Blah, Blah, Blah


Nobody ever talks about the floor of the subway cars, he thought, looking down at the white salt-streaks, spilled M&M’s and discarded soda cups, newspaper piled in a corner soaked with beer, urine or both. Tomorrow, he thought, I will write something meaningful and get across all that I have been failing to these two years. I won’t try to be funny or clever, maybe I’ll forgo fiction for an essay.

He cooked hotdogs smothered in homemade chili, drank two beers and afterward wished for a cigarette.

In the morning he sat down to write and his fingers were furies. Whole worlds and loves rose and fell, his heart buoyed on the thermals of industry. There is no need to forgo fiction, he thought, I can still find the truth in the story. He washed down relief with half his cup of coffee in a single draught.

Then he sat down to read and edit.

"Blah, Blah, Blah

Blah blah blah blah blah blah blah blah blah blah blah blah blah blah blah blah blah blah blah blah blah blah blah blah blah blah blah blah blah blah blah blah blah blah blah blah blah blah blah…”

It filled his laptop screen. Guts tangled, he had more coffee, paced the apartment and pinched himself. He did not wake up, he broke and went down to the deli for cigarettes. He smoked four and had more coffee.

Back at his desk the words, or rather word, was the same.

He cringed as he deleted all of it and started again. After all, he knew the basic substance and structure of what he’d been working on, there was a possibility of salvage, even improvement. The heat this time was no bonfire, but a controlled flame, an acetylene torch, a match against a windstorm, a single point of light. He eliminated extra words as he wrote, the story felt lean and wolfish. Fine, he thought, just a weird defect of the machine or sleep deprivation or something. A lick of fear followed him into the kitchen for more coffee and another cigarette.

The words on the screen were the same as before.

Grabbing a pen and paper he wrote for ten minutes, drove himself against immediately checking, goading himself until his hand cramped. He read. He almost wept. He closed the laptop, tossed aside pen and paper and went to the gym.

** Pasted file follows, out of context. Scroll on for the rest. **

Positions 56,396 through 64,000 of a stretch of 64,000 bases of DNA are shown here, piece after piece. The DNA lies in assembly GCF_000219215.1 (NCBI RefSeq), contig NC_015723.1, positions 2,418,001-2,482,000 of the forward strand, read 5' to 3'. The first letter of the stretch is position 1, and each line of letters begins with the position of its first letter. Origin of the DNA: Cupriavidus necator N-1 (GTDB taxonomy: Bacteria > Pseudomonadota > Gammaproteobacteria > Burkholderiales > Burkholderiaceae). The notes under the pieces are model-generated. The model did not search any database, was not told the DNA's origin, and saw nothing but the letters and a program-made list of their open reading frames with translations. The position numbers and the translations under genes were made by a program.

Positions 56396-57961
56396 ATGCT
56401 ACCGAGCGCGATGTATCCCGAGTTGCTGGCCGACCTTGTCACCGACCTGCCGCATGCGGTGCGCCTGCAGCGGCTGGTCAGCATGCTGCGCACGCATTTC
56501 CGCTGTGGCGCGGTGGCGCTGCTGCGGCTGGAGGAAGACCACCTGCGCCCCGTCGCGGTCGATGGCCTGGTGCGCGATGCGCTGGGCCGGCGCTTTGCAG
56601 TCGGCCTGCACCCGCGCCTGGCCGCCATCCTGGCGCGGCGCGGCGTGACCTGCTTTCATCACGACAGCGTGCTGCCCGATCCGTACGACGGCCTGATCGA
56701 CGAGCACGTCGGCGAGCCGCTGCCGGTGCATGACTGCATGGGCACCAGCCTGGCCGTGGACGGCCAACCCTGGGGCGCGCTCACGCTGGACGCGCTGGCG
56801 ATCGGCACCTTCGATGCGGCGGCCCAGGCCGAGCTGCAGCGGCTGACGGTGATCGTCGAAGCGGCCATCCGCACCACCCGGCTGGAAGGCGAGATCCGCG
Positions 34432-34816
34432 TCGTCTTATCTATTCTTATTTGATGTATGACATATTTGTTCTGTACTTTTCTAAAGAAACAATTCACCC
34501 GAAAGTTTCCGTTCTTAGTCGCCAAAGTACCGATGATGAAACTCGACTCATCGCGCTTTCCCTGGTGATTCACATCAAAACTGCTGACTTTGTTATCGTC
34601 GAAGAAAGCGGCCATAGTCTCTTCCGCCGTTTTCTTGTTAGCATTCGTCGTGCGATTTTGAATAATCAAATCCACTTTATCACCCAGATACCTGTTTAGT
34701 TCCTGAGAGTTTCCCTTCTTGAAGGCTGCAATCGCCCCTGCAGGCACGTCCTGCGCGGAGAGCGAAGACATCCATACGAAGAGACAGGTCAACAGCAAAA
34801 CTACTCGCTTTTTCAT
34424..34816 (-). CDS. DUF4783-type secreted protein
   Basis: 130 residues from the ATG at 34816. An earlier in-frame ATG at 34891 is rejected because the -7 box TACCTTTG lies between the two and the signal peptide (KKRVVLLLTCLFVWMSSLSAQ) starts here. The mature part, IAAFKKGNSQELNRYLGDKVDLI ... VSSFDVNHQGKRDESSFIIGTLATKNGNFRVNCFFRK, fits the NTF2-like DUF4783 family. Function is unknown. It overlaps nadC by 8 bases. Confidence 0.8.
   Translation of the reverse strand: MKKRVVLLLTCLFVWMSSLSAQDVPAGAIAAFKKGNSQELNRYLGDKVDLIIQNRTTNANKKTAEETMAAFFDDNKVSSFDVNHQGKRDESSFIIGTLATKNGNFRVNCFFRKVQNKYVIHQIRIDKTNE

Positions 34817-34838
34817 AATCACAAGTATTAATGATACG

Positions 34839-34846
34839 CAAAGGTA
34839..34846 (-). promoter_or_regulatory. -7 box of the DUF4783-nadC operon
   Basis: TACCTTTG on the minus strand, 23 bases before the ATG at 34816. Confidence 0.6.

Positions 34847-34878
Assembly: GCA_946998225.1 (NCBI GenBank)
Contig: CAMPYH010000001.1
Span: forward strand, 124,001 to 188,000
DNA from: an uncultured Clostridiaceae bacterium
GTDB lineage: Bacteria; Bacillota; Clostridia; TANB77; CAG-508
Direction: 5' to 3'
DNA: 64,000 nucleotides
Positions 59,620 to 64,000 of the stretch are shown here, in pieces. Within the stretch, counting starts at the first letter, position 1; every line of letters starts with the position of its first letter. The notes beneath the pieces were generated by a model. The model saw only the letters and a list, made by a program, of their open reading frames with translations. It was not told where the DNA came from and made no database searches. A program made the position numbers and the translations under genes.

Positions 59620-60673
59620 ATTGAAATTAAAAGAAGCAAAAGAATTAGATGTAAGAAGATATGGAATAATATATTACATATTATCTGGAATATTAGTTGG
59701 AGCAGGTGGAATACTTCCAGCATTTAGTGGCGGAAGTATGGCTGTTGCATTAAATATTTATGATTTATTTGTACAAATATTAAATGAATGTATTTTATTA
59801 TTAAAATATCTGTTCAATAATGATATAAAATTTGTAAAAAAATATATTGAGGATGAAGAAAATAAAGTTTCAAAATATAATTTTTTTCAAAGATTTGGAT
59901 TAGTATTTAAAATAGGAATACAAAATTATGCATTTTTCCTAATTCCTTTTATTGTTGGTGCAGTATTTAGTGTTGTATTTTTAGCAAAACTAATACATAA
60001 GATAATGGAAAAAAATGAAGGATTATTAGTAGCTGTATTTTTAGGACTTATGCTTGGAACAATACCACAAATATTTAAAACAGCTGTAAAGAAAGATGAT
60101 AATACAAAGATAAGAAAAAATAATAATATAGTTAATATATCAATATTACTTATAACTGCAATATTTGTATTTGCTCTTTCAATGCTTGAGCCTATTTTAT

Over coffee with a friend he tried to explain it.

"That’s really weird."

"No kidding."

"And you’re not just being metaphorical?"

"I’ll show you right now."

"Relax, man. You don’t…"

He’d already took out his phone and tapped out the first paragraph from memory. “Here.”

He waited while his friend read, his brow furrowing.

" I mean, it’s a good beginning. Not sure about the dog though."

"Let me see."

The screen of the phone was filled with blah’s.

Later that day he finished the story. It was full of detectives and old revolvers, whiskey, cigarettes and sirens and dock strikes. He’d left out the dog. Love was found in bad places and lost in good ones, the boy never met the girl but still wanted to at the end. It was finished. At least he thought so. To his eyes the opening sentence was “Blah blah blah blah…”

He attached it to an email and hit send.

The magazine responded with praise and yes we’d love to publish your piece.

He read their response and laid his head on the keyboard, the screen filling with random letters, most of which were G’s. That at least, when he looked up, he could read and almost put his fist through the screen.

Shrinks and neurologists, CAT scans and narcotics.

Explanations were legion, but results hid while his frustration mounted. As he worked he leaned on friends and loved ones, each time he asked them to read something his heart fissured a little more, cracked with every word of praise. This is fantastic, they said, you’re just suffering from doubt like every creative person, it’s normal, you’re fine. He didn’t feel fine, or normal and anyway could never remember a time in his life when either of those things had been good enough.

"I don’t know what I’m going to do." He said to stranger, drunk in a bar a half-hour from last call.

"Could you stop writing? Do something else?"

He shook his head. “Can’t even imagine that.”

"Well," The stranger finished his drink and lit a cigarette in one of the last Brooklyn bars in which one still could smoke, "Then you’re just going to have to trust yourself."

"I don’t know if I can."

The stranger laughed and patted him on the shoulder. “You and everybody else, brother.”

They finished drinks and cigarettes and then he went home and opend his laptop. Through a haze of whiskey and a headache he typed.

"Blah blah Blah blah Blah blah Blah blah Blah blah Blah blah Blah blah… "